Uprising in Iran could change region’s geopolitical map

by WorldTribune Staff, January 1, 2018

Media reports from Iran say at least a dozen people have been killed as protests entered a fifth consecutive day on Jan. 1.

Video posted on social media showed anti-government protests spreading throughout a nation regarded as a regional strategic threat by pro-U.S. neighbors including Saudi Arabia and Israel.

“Iran is failing at every level despite the terrible deal made with them by the Obama Administration,” U.S. President Donald Trump tweeted on Jan. 1.

Anti-government protests in Iran entered a fifth consecutive day on Jan. 1.

He went on to provide context for the uprising not seen in major media reports which blamed the unrest on economic factors.

“The great Iranian people have been repressed for many years. They are hungry for food & for freedom. Along with human rights, the wealth of Iran is being looted. TIME FOR CHANGE!”

Former George W. Bush administration official James S. Robbins, in a Dec. 31 column for USA Today, noted that Trump’s support “for the aspirations of the Iranian people stands in contrast to his predecessor’s diffident response to the 2009 protests.”

“Whether the protesters can sustain their momentum, and whether security forces will start to desert the regime, remains to be seen,” Robbins wrote. “But the demonstrators deserve every encouragement from the free peoples of the world, with the hope that they may soon drive out the tyrants in Teheran.”

Since the Islamic Revolution of 1979 Iran “has been in the grip of a fundamentalist Islamic theocracy,” Robbins noted. “Before the advent of the ayatollahs, Iran was a progressive, secular and pro-western nation. It was in some ways typical of countries in that part of the world before Islamism had become a driving political force. Ayatollah Ruhollah Khomeini’s revolution was one of the early indications that times were changing, for the worse.”

The Iranian regime’s human rights abuses “have been well documented,” Robbins wrote. “Many freedoms are nonexistent. Civil liberties are curtailed. Political dissidents are arbitrarily detained, tortured and killed. Elections are tightly controlled, and essentially meaningless under the rule of the mullahs. The economy is under government mandate. Women live in a state of enforced inequality, and homosexuals live in a state of mortal fear.”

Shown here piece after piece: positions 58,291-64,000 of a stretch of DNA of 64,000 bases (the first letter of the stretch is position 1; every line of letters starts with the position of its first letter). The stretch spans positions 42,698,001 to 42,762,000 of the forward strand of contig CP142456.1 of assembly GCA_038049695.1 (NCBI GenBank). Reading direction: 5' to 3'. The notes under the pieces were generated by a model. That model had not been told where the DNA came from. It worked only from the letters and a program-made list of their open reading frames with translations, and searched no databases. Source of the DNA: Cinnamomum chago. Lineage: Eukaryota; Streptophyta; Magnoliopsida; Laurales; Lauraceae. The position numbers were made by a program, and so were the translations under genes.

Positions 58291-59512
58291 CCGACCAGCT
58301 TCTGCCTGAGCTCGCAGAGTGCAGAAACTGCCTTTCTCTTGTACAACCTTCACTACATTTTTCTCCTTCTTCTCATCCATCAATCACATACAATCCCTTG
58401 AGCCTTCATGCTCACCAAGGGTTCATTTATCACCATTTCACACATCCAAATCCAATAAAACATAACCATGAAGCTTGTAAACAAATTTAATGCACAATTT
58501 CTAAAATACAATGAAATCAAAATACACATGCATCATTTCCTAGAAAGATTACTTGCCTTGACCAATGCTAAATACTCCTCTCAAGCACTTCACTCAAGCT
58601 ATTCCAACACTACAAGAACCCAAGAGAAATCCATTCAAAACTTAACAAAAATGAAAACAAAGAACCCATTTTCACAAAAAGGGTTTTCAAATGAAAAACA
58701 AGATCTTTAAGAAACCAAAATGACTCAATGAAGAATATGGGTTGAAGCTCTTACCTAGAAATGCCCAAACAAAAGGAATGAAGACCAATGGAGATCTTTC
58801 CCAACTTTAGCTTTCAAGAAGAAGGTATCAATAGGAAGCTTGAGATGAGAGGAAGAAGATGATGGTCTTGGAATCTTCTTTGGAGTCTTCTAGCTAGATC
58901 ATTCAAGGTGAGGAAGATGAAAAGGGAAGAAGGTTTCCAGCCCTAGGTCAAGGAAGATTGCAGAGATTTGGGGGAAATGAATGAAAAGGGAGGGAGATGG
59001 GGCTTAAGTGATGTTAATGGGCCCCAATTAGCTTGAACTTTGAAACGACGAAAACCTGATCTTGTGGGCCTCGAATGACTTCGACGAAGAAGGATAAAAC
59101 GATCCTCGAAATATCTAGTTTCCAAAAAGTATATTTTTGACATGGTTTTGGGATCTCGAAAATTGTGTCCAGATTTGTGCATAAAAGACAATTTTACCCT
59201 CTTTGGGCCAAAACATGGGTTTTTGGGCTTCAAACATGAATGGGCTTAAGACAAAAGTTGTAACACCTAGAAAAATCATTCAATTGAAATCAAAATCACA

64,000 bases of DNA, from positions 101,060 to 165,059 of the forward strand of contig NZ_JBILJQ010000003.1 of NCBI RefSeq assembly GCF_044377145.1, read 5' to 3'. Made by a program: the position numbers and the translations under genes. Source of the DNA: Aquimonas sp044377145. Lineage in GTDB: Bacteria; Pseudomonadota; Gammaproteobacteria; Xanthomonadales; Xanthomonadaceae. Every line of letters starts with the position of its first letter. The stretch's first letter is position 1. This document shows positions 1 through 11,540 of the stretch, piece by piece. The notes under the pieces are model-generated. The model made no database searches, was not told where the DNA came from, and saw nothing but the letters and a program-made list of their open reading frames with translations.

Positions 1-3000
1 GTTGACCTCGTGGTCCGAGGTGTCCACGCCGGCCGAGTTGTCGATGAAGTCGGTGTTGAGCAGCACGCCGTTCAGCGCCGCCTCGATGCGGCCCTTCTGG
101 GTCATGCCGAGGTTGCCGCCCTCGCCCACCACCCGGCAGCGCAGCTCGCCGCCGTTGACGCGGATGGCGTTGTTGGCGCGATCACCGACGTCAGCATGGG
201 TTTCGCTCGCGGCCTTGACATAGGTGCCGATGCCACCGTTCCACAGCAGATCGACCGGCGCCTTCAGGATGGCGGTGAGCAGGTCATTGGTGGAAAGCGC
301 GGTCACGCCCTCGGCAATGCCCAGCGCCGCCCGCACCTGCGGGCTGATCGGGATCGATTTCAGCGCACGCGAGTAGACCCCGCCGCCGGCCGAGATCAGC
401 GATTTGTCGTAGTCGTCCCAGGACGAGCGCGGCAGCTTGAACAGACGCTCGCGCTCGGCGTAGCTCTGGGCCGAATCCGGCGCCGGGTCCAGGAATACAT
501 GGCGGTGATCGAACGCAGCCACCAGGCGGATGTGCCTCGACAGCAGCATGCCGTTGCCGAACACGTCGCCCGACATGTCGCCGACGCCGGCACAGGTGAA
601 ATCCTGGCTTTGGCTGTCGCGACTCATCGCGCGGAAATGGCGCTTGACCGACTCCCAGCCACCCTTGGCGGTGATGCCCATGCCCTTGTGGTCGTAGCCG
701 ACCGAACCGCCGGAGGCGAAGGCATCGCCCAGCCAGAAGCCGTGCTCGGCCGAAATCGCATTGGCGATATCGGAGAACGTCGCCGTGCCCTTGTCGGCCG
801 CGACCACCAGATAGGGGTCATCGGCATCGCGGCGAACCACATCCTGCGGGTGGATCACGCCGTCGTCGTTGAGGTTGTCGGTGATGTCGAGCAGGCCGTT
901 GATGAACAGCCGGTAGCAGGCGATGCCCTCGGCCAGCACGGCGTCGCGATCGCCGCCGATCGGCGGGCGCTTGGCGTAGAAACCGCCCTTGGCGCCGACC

The Iranian government “promised that the nuclear deal with the United States and the end of sanctions would lead to an economic resurgence,” Robbins noted. “But the expected growth has not happened. Furthermore, the windfall of hundreds of millions of dollars in direct cash transfers has not trickled down to the people. Instead Iran is still subsidizing Hizbullah militias in Syria, sending missiles to Yemen, and rockets to Hamas. Hence the chants in the streets, ‘Not Gaza, Not Lebanon, I give my life for Iran.’ Meanwhile wages are downand food prices are up. It is not a recipe for stability.”

In his first public remarks since the start of the protests, President Hassan Rouhani said Iranians had the right to protest, but warned that those demonstrations should not make the public “feel concerned about their lives and security.”

“The people are absolutely free in expressing their criticisms and even protests,” Rouhani said at a cabinet meeting, according to state-run Press TV. “But criticism is different from violence and destroying public property.”

Coverage of the protests by the mainstream media in the West, meanwhile, has been scant until recently.

“Something profound is happening throughout Iran, and the Western mass media are just not reporting it,” Potkin Azarmehr wrote for American Thinker on Dec. 30.

Dan Gainor of the Media Research Center tweeted yesterday: “No mention of #Iran on @nytimes front page. None. #Journalism is utterly corrupt.”

Azarmehr noted that “Thankfully, today, we do not have to rely on the politically biased Western correspondents based in Iran, who seem too scared to upset the Islamic Republic authorities and report on anything other than the good cop, bad cop scenarios of ‘moderates’ against ‘hardliners.’ Today, we have social media. Every citizen is a potential reporter with a camera, and news travels faster than the foreign correspondents and ‘echo chambers’ can say ‘moderates in Iran.’ ”

Azarmehr concluded: “Whether the current dissatisfaction by the Iranian population will snowball to a full-blown revolution and whether the regime still has the stamina and the capability to crack down on protesters remain to be seen, but the increasing frequency of protests and the growing radicalization therein certainly deserve more coverage in the media – at least as much as those early isolated small protests that led to the 1979 Islamic revolution in Iran.”

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